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No Place for Caste, Color,  Creed in Healthcare Provision
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No Place for Caste, Color, Creed in Healthcare Provision

Universal health is the foundation for peace and security, and ensuring that depends on meaningful cooperation among governments and organizations, said Health Minister Hassan Qazizadeh Hashemi in his address to the 69th World Health Assembly (WHA).
The WHA is the main decision-making body of the World Health Organization (WHO) and the meeting opened in Geneva on Monday, where Iran chairs the Non-Aligned Movement (NAM) bloc.
"NAM emphasizes that every single individual is entitled access to the highest standards of healthcare regardless of their ethnicity, religion, political affiliation, and social or economic status," he said.
"It is of the firm belief that ensuring such access demands collaboration among all governments and entities across the globe," he was quoted by IRNA as saying while elucidating the 39 articles of this year's statement by the health ministers of the 120-nation bloc.
Taking stock of the 17 Sustainable Development Goals, he said, "Although they seem rather ambitious, we need to make modifications in four areas of national government, humanitarian aid, trade ties, and foreign investments to strike a win-win deal."
Nearly 30% of the population in the world lacks any sort of financial coverage for health expenses and sustainable sources of revenue are needed to reimburse them, such as increasing tax revenues, he said, Khabaronline reported.
He also presented a report on Iran's National Document on NCDs and the Health Reform Plan that has provided insurance coverage to 10 million people since its launch in 2014.

  Major Reforms
Establishing the social department at the ministry headed by his deputy was a major reform in the healthcare system. "That is because the sustainable development office at the department is focused on social parameters of health in reaching the SDGs through public participation," Hashemi noted.
The WHA was also briefed on the fourth phase of the health reforms that promote healthcare through education and training competent workforce including family physicians, to facilitate the process of realizing the SDGs.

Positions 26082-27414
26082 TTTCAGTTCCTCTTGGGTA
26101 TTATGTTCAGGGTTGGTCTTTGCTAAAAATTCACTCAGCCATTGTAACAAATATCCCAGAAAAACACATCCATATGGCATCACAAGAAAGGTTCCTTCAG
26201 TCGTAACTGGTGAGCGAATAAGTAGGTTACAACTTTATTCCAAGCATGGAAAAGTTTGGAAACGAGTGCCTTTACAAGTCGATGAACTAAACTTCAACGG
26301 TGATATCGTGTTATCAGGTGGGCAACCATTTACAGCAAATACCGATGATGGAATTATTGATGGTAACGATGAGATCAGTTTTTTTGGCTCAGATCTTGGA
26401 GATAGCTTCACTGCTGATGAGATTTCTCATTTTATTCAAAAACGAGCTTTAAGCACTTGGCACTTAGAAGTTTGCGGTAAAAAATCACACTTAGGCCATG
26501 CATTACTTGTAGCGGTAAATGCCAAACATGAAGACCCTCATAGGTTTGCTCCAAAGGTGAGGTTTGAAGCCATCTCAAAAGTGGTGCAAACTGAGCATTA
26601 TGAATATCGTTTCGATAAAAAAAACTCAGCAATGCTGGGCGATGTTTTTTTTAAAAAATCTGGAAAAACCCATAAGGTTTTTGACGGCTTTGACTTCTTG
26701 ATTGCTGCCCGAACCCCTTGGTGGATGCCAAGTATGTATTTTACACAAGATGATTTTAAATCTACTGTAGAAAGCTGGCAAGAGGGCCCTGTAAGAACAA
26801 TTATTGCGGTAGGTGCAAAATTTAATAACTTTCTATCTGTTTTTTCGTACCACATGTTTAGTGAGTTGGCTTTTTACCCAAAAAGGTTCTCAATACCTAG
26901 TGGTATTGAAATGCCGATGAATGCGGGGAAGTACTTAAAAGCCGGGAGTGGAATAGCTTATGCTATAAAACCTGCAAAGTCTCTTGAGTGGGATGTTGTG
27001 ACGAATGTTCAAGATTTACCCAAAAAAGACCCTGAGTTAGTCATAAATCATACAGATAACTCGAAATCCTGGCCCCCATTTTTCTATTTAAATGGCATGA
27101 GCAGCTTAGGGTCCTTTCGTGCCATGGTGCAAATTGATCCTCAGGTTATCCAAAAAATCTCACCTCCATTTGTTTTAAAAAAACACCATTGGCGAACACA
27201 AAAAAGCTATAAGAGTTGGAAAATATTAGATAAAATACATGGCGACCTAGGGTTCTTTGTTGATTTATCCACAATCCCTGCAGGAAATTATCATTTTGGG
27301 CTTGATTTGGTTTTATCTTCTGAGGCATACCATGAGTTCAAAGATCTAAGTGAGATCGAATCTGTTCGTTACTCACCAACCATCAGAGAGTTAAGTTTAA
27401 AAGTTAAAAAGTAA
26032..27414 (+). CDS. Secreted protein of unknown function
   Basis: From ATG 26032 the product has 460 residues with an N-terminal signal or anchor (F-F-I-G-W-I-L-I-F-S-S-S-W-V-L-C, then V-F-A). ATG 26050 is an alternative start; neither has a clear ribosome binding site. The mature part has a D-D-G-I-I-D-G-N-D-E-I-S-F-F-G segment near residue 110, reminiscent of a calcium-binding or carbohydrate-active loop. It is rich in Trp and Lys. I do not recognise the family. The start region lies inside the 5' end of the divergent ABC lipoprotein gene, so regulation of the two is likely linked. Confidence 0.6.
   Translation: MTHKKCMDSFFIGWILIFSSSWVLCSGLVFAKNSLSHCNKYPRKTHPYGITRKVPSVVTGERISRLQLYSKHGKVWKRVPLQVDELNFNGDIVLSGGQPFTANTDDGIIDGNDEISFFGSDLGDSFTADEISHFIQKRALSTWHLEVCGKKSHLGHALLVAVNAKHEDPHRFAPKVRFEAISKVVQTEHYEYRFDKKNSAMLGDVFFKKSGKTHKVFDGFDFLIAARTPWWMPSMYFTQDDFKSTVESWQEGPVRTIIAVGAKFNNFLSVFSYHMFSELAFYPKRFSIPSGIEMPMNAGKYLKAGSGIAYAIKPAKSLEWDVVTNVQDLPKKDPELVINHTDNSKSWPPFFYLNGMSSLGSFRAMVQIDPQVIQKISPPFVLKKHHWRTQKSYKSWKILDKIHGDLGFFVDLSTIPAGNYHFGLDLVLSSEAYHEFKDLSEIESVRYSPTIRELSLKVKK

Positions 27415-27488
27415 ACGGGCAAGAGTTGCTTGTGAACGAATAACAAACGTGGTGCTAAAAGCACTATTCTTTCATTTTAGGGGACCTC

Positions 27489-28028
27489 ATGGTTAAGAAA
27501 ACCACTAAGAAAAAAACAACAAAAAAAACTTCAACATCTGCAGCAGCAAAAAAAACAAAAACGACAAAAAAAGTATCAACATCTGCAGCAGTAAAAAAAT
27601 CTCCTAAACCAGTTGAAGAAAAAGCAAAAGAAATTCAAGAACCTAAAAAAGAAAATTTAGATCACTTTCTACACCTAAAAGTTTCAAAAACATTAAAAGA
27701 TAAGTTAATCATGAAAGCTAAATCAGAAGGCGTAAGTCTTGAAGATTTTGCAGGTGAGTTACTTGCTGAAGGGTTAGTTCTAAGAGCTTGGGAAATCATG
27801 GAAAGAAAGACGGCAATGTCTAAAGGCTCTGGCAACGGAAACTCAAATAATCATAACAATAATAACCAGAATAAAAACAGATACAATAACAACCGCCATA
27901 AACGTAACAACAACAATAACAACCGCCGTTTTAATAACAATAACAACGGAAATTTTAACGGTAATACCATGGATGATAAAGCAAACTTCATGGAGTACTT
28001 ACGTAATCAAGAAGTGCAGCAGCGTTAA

He reaffirmed NAM's emphasis on the WHO's central role in managing global health issues. A global response to pandemics such as Ebola and Zika under the WHO auspices is an example of how coordinated and sustainable measures can overcome global health challenges.
If healthcare systems were stronger and better prepared, many public endemics could be prevented or controlled, said Hashemi.
NAM encourages a harmonized and vigilant response at national, regional, and international levels to address the existing challenges in line with the SDGs, he said, stressing the necessity to provide access to affordable medicine, particularly in developing countries where Non Communicable Diseases (NCDs) are peaking.
The minister reiterated the concern over antimicrobial resistance and its challenges to global achievements in public healthcare particularly among the NAM member states.
The bloc would also like to express its reservations regarding "the unilateral coercive measures" in the context of international relations, trade, investments, and cooperation in public health which have negative implications, he said.
Underlining the pivotal role of the WHO in ensuring equal access to affordable, high-quality, safe, and effective medications, Hashemi highlighted NAM's support for transfer of knowledge, and R&D in prevention, treatment, vaccines, and pathology services.
Deteriorating health conditions in Palestine as a result of the decades of destructive policies and practices of the western-backed Israeli occupying power and the criminality of the Islamic State terrorist outfit in Syria and Iraq  is another major concern for the movement, the meeting was told.
"NAM would also like to stress that WHO's engagement with non-state actors must move towards better global health and advancement and promotion of public health while safeguarding its integrity, authority, and independence," Hashemi noted, taking stock of the Framework of Engagement with Non-State Actors (FENSA).
The recent challenges posed by the increasing numbers of refugees and asylum-seekers as well as the displaced people across continents demand special attention to secure their access to decent healthcare and sanitary services.

  Ambitious New Era
WHO Director Margaret Chan touched upon several issues including global decline in child mortality, 44% drop in maternal mortality, 85% drop in tuberculosis cases, 60% decline in malaria mortality, and increased antiretroviral therapy for people living with HIV.
"We have entered an ambitious new era for health development. We have a solid foundation of success to build on. Together with its multiple partners, WHO is poised to save many more millions of lives. I ask you to remember this purpose as we go through an agenda that can mean so much for the future," she said.
Hashemi also met with his counterparts from Finland, Germany and Switzerland, and signed a memorandum of understanding with Austria.
This year's assembly that ends on May 28 is the biggest to date, bringing together 3,500 delegates. Around 21 resolutions are expected to be discussed by delegations from the 194 WHO member states.

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